Non-discriminatory exclusion testing as a tool for the early detection of foot-and-mouth disease incursions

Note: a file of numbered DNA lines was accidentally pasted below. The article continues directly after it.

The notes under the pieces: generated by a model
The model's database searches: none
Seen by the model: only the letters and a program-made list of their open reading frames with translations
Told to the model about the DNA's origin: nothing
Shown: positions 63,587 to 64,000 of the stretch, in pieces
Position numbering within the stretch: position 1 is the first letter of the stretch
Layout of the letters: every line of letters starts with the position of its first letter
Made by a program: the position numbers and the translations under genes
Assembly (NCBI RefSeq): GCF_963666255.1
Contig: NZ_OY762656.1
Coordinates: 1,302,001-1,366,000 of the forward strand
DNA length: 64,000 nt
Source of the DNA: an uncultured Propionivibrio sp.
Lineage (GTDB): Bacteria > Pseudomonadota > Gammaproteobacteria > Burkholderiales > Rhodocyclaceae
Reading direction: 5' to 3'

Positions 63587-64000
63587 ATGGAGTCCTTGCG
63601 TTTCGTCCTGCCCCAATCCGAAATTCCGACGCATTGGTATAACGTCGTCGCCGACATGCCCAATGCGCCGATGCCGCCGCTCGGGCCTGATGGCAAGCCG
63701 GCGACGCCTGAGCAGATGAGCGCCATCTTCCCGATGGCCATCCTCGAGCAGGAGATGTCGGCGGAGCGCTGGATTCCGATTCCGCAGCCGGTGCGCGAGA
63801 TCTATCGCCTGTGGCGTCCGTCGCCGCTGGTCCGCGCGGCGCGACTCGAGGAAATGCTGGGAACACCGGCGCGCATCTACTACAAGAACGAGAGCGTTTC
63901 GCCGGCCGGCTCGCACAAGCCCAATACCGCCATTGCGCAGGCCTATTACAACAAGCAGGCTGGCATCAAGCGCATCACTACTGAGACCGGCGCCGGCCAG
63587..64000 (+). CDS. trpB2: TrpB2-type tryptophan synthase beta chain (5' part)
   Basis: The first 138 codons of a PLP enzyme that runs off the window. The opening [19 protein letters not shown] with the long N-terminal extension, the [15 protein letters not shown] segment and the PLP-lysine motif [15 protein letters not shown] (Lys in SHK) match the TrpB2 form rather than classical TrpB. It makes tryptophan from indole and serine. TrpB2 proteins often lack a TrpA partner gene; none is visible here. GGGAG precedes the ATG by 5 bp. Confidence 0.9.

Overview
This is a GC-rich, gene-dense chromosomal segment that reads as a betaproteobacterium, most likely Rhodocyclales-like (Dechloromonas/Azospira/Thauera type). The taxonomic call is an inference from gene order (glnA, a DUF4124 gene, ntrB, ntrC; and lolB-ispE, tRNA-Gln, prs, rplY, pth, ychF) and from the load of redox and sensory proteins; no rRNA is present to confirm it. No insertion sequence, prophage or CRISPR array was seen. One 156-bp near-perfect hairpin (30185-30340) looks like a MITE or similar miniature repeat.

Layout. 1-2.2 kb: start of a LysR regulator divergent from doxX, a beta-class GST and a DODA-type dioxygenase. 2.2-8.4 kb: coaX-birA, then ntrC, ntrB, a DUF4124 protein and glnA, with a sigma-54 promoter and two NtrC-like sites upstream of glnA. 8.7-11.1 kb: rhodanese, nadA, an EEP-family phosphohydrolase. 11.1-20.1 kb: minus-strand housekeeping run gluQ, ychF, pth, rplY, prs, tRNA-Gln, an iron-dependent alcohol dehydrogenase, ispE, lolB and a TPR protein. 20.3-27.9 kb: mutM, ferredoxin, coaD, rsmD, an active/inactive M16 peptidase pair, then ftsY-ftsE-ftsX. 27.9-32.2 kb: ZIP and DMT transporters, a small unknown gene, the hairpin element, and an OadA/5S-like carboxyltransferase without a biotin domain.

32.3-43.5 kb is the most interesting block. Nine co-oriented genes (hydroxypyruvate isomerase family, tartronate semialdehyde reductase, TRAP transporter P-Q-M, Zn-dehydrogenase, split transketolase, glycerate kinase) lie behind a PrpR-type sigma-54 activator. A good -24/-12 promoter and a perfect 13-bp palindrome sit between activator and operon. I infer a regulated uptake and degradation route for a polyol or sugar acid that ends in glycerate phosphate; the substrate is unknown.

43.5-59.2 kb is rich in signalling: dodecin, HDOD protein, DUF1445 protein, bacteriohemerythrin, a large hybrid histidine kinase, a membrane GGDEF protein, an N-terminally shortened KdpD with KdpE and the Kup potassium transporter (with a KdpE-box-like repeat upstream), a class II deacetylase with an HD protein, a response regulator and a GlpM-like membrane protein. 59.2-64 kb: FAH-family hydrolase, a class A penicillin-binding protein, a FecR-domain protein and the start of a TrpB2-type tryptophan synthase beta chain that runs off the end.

Endemic circulation of foot-and-mouth disease (FMD) in Africa and Asia poses a continuous risk to countries in Europe, North America and Oceania which are free from the disease. Introductions of the disease into a free region have dramatic economic impacts, especially if they are not detected at an early stage and controlled rapidly. However, farmers and veterinarians have an obvious disincentive to report clinical signs that are consistent with FMD, due to the severe consequences of raising an official suspicion, such as farm-level quarantine. One way that the risk of late detection can be mitigated is offering non-discriminatory exclusion testing schemes for differential diagnostics, wherein veterinarians can submit samples without the involvement of the competent authority and without sanctions or costs for the farmer. This review considers the benefits and limitations of this approach to improve the early detection of FMD in free countries and gives an overview of the FMD testing schemes current in use in selected countries in Europe and the Americas as well as in Australia.